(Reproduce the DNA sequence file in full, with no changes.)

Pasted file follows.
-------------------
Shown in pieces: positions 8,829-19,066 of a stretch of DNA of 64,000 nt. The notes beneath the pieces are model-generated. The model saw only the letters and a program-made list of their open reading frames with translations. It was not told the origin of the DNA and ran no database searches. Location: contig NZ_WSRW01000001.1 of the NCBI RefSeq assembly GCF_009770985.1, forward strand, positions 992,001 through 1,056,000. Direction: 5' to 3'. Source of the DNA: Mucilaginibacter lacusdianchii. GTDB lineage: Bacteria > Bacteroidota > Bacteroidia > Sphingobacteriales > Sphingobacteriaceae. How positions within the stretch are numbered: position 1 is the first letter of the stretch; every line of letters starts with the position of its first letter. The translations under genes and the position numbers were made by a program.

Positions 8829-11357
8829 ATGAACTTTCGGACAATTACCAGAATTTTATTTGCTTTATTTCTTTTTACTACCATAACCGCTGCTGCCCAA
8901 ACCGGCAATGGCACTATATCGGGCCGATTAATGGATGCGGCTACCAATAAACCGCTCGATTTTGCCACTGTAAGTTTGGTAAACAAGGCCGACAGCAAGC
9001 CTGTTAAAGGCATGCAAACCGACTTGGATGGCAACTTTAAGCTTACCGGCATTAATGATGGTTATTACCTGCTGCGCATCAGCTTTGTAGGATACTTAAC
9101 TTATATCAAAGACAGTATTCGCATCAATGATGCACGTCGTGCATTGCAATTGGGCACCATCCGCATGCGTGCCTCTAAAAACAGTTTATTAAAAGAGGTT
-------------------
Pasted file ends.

Shown in pieces: positions 8,829-19,066 of a stretch of DNA of 64,000 nt. The notes beneath the pieces are model-generated. The model saw only the letters and a program-made list of their open reading frames with translations. It was not told the origin of the DNA and ran no database searches. Location: contig NZ_WSRW01000001.1 of the NCBI RefSeq assembly GCF_009770985.1, forward strand, positions 992,001 through 1,056,000. Direction: 5' to 3'. Source of the DNA: Mucilaginibacter lacusdianchii. GTDB lineage: Bacteria > Bacteroidota > Bacteroidia > Sphingobacteriales > Sphingobacteriaceae. How positions within the stretch are numbered: position 1 is the first letter of the stretch; every line of letters starts with the position of its first letter. The translations under genes and the position numbers were made by a program.

Positions 8829-11357
8829 ATGAACTTTCGGACAATTACCAGAATTTTATTTGCTTTATTTCTTTTTACTACCATAACCGCTGCTGCCCAA
8901 ACCGGCAATGGCACTATATCGGGCCGATTAATGGATGCGGCTACCAATAAACCGCTCGATTTTGCCACTGTAAGTTTGGTAAACAAGGCCGACAGCAAGC
9001 CTGTTAAAGGCATGCAAACCGACTTGGATGGCAACTTTAAGCTTACCGGCATTAATGATGGTTATTACCTGCTGCGCATCAGCTTTGTAGGATACTTAAC
9101 TTATATCAAAGACAGTATTCGCATCAATGATGCACGTCGTGCATTGCAATTGGGCACCATCCGCATGCGTGCCTCTAAAAACAGTTTATTAAAAGAGGTT